René Morel, 1932–2011

The master restorer of rare violins

René Morel was never short of customers. Earlier this year, concert violinist Anne Akiko Meyers visited the luthier’s Manhattan studio to have her instrument checked over. She found herself in line behind legendary violinists Elmar Oliveira and Itzhak Perlman. Minutes earlier, she said, Morel had “finished adjusting Yo-Yo Ma’s cello.” Such world-famous musicians were happy to wait, knowing Morel could make their instruments sing like no one else could. Tune-ups often began with Morel asking the customer to bow a few notes. He’d then spend mere seconds tweaking the instrument before handing it back to the player. A Morel-adjusted violin “would just explode with color,” said Meyers. “He was like a doctor, knowing exactly what was wrong with the fiddle with no explanation. It was uncanny.”

Morel was born into a family of violin-makers—his father was a luthier, as was his maternal grandfather—in the northeastern French town of Mattaincourt. At the age of 12, he began his training in nearby Mirecourt, and was soon making two violins by hand every week, said the London Telegraph. “We had no machinery, not even an electric motor,” he later recalled. After serving in the French air force, Morel relocated to the U.S., where he made violins for Kagan & Gaines in Chicago, said the Newark, N.J., Star-Ledger, and then, after 1955, for New York instrument dealer Rembert Wurlitzer.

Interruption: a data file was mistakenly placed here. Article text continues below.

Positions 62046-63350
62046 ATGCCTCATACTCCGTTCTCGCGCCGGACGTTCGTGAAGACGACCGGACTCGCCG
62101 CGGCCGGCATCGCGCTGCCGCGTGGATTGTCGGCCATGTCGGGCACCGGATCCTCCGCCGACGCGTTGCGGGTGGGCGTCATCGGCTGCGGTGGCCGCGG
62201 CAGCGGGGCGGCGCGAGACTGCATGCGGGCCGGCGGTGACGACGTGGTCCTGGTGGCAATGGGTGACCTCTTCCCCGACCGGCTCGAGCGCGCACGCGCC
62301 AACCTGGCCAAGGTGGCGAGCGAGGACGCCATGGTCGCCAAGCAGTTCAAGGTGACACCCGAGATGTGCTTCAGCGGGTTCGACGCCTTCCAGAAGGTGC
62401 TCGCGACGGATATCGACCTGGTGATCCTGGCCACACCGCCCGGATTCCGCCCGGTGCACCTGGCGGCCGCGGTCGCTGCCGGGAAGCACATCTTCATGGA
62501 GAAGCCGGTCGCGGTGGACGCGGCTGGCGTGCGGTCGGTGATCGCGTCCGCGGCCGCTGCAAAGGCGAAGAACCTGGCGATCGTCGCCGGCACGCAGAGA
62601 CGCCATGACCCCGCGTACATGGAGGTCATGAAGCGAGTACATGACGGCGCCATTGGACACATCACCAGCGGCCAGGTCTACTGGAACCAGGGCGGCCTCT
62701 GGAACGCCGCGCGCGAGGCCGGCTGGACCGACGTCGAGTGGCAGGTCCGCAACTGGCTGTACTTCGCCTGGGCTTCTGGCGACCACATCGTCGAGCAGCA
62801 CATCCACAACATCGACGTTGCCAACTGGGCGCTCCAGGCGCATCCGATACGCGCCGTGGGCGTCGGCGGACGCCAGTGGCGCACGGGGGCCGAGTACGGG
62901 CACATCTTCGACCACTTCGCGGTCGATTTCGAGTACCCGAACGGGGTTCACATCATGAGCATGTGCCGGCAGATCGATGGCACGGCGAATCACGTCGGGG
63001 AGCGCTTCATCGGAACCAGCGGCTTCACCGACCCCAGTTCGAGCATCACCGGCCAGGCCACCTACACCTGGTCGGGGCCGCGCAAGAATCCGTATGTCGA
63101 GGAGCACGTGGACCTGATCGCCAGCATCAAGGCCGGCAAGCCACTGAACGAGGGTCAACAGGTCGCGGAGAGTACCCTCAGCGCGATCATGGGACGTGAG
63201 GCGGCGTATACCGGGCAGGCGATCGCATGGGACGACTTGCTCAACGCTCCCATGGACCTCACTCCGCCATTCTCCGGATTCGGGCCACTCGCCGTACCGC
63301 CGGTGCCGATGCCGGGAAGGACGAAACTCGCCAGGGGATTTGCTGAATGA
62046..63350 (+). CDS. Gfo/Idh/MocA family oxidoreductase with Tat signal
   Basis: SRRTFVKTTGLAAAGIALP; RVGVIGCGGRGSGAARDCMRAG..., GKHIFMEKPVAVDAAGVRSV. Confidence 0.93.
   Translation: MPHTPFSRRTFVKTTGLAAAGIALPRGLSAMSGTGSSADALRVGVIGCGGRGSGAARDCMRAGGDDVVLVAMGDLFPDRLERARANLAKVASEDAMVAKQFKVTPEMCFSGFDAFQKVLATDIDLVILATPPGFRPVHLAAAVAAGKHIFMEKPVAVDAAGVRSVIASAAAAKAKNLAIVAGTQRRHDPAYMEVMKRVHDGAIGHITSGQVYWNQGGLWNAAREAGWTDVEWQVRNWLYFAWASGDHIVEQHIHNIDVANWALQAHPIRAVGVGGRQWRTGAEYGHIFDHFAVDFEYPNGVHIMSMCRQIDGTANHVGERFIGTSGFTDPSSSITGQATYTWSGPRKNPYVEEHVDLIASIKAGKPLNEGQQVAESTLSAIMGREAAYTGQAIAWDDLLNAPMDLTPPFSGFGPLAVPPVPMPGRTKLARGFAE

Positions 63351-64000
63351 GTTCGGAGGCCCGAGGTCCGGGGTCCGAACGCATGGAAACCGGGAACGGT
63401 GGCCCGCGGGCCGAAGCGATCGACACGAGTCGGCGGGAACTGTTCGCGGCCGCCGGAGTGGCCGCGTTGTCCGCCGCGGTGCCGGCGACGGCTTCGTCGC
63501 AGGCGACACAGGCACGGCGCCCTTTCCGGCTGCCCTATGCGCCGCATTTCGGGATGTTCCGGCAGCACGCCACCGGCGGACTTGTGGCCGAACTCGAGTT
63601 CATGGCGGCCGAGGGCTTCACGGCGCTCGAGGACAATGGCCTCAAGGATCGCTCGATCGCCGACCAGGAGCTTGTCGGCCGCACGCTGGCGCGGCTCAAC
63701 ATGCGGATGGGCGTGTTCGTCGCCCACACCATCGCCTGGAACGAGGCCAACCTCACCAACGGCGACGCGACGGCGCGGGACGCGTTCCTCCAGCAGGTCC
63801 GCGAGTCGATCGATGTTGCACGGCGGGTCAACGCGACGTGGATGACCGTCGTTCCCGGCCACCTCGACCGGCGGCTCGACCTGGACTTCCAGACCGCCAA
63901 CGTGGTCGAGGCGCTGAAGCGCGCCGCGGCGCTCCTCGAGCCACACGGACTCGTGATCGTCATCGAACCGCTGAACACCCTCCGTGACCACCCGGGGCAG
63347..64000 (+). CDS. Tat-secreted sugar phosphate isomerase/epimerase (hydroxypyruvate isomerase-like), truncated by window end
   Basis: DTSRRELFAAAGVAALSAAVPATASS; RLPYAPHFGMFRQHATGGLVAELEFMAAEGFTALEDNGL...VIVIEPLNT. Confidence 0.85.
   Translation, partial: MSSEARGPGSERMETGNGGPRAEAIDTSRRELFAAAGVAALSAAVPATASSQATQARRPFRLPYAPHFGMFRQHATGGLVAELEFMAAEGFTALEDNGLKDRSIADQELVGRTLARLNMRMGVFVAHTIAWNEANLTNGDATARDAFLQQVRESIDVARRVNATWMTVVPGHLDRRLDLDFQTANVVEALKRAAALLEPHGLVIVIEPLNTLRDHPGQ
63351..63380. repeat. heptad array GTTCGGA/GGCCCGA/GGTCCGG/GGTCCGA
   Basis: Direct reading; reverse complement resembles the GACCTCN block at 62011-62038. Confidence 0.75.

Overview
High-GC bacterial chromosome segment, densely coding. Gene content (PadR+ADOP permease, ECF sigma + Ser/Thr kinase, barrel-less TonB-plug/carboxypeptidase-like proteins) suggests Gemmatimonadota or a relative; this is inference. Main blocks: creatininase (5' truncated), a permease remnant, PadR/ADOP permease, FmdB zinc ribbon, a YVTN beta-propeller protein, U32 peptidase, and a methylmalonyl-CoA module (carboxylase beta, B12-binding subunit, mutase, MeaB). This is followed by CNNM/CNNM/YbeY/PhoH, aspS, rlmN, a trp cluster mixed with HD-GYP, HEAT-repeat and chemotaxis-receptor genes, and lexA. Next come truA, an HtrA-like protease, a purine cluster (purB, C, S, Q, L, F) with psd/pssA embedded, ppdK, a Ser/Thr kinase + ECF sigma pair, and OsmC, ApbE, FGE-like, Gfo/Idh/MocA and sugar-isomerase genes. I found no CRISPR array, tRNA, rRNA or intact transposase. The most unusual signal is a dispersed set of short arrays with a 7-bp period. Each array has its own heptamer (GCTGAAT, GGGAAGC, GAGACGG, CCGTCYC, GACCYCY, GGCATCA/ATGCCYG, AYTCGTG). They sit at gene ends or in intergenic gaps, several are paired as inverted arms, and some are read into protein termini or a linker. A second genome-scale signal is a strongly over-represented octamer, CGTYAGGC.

As his fame grew, Morel was hired to carry out “major surgery” on some of the world’s most valuable instruments, said The New York Times. In the late 1990s, he spent two years restoring a cello made in 1707 by master craftsman Antonio Stradivari—a delicate task that involved retaining all the original material, including the small strips of canvas glued to the inside for reinforcement. But most of Morel’s career was spent fine-tuning stringed instruments so that their sound perfectly matched their owners’ playing styles. A non-player himself, Morel had a fail-safe way of telling when he’d hit that sweet spot. “He would put up his sleeve and say, ‘You see the goose bumps?’” Perlman said. “As long as he didn’t get the goose bumps, it was not properly adjusted.”

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